Research output: Chapter in Book/Report/Conference proceeding › Book chapter
Deposition from oppositely charged polyelectrolyte/surfactant (P/S) systems has numerous industrial applications such as detergency, paints, oil recovery, the pharmaceuticals, food, and biotechnology. Deposition is a delicate balance between the bulk-solution phase behavior of the system and the forces that control the interaction with the surface. Generally, maximum surface excess from polyelectrolyte surfactant mixtures coincides with this phase separation region, and this process is often kinetically controlled. We will discuss how the molecular properties of a range of polymers can be used to tune the properties. If the polymer is not hydrophobic enough, the surfactant binding is too limited to ensure attachment, whereas surfactant binding will be too strong and the phase separation range too limited if the polymer is too hydrophobic. No phase separation will occur if the charge density is too low, but a too-high charge density will cause so strong an association between surfactant and polymer that deposition does not occur. It is important to bear in mind that during the timescale of the application of a formulation, nonequilibrium effects can be significant and utilized to form a layer that is trapped in a nonequilibrium state, which gives the desired surface functionality.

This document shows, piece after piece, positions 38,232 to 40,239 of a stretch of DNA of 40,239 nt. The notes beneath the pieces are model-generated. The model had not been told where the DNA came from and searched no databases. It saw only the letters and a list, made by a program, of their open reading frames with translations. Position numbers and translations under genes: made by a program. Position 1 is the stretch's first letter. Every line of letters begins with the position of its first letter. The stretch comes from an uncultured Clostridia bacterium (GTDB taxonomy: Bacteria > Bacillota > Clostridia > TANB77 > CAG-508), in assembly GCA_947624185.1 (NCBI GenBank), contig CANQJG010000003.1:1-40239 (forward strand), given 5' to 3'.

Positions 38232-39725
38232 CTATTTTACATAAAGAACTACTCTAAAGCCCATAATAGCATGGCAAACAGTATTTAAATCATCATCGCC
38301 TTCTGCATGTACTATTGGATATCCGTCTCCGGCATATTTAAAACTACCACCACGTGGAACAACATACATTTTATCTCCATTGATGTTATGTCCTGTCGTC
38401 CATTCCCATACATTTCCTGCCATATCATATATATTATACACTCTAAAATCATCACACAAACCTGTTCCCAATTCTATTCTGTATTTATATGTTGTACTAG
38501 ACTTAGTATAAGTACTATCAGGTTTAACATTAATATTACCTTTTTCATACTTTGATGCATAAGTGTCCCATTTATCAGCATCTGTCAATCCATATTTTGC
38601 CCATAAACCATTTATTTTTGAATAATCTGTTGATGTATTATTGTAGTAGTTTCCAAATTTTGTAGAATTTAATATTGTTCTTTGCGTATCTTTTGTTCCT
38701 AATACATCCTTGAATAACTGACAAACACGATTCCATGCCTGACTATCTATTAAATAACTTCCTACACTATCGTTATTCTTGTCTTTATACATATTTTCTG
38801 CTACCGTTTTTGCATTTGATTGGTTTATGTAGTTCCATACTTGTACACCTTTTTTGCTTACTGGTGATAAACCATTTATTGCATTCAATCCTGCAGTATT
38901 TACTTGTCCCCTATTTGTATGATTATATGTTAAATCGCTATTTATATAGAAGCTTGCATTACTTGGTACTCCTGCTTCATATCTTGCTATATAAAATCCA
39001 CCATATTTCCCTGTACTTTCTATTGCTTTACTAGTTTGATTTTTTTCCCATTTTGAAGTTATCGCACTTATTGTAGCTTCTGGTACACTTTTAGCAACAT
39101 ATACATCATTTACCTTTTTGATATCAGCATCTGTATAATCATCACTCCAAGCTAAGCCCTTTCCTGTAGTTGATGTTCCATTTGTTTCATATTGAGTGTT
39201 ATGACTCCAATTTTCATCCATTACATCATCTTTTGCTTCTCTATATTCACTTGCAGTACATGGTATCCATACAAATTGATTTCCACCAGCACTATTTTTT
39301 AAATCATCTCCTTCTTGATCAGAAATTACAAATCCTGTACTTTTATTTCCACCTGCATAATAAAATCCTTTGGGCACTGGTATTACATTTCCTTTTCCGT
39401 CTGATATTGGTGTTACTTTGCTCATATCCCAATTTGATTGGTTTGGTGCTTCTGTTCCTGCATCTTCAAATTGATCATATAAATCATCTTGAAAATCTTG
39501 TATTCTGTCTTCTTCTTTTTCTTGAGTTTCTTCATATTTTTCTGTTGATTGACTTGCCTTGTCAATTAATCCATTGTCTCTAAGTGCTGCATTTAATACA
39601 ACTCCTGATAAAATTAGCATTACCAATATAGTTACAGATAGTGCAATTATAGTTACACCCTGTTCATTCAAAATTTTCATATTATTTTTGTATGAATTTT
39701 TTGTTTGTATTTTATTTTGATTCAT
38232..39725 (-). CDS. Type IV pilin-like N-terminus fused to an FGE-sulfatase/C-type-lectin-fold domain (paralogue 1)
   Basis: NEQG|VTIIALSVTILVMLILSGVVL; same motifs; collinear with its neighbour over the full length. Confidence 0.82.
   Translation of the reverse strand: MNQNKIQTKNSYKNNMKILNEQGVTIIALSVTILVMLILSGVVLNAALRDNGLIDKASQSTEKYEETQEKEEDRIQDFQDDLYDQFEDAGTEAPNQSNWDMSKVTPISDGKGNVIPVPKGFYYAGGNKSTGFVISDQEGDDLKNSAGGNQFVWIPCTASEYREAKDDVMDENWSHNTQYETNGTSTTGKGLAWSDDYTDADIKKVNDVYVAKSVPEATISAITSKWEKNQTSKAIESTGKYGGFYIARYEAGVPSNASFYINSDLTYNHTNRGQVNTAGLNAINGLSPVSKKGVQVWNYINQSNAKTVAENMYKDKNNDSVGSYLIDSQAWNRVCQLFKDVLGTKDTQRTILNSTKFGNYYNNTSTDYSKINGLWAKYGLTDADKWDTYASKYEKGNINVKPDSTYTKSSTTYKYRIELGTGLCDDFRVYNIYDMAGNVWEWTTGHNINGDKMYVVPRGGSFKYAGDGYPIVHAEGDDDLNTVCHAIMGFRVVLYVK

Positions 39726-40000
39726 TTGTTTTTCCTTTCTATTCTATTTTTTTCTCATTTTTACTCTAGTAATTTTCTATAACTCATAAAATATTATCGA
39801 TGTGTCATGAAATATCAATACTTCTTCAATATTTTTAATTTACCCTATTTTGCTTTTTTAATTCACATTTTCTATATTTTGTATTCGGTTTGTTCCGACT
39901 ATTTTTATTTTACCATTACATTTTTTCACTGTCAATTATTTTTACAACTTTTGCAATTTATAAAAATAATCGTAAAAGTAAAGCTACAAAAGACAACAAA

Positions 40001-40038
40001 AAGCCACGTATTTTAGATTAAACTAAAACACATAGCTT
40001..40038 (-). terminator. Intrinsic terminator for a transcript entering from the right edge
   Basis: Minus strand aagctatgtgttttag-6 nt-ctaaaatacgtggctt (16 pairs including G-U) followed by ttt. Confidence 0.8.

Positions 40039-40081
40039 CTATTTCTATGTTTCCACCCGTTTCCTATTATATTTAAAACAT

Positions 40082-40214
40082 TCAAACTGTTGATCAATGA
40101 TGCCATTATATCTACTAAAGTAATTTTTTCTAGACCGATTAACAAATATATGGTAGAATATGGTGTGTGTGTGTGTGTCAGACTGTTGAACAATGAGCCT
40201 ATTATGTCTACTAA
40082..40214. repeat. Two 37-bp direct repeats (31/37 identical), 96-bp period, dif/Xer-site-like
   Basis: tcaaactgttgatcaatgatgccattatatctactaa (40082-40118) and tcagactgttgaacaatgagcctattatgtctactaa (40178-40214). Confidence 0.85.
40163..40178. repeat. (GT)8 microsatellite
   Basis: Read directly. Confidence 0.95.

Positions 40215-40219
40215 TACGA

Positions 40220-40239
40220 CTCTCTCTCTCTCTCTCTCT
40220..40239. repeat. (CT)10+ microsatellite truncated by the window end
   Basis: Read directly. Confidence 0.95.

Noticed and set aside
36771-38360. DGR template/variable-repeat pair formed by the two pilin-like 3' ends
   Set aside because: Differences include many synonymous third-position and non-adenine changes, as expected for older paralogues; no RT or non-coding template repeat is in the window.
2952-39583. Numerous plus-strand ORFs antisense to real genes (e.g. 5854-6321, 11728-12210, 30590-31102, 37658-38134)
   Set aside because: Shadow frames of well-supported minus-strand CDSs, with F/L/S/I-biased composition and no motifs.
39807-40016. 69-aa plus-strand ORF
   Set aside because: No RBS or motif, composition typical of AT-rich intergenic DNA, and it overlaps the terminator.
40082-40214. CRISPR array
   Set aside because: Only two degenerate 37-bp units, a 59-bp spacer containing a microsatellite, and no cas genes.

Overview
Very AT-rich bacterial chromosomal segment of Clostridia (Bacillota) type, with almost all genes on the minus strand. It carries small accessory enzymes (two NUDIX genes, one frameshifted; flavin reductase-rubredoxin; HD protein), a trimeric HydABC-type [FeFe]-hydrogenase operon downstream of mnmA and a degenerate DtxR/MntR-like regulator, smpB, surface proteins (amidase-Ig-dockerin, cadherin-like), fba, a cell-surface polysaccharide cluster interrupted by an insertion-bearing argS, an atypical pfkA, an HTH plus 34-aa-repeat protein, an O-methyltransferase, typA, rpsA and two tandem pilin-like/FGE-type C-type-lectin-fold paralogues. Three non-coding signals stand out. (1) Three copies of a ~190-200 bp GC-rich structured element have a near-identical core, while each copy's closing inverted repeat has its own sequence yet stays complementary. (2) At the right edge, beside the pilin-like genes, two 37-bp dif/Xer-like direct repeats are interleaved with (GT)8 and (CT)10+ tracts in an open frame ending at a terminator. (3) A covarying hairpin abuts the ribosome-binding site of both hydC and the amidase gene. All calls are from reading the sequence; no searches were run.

|Research areas and keywords||
Subject classification (UKÄ) – MANDATORY
|Title of host publication||Cosmetic Science and Technology|
|Subtitle of host publication||Theoretical Principles and Applications|
|Number of pages||21|
|Publication status||Published - 2017 Mar 28|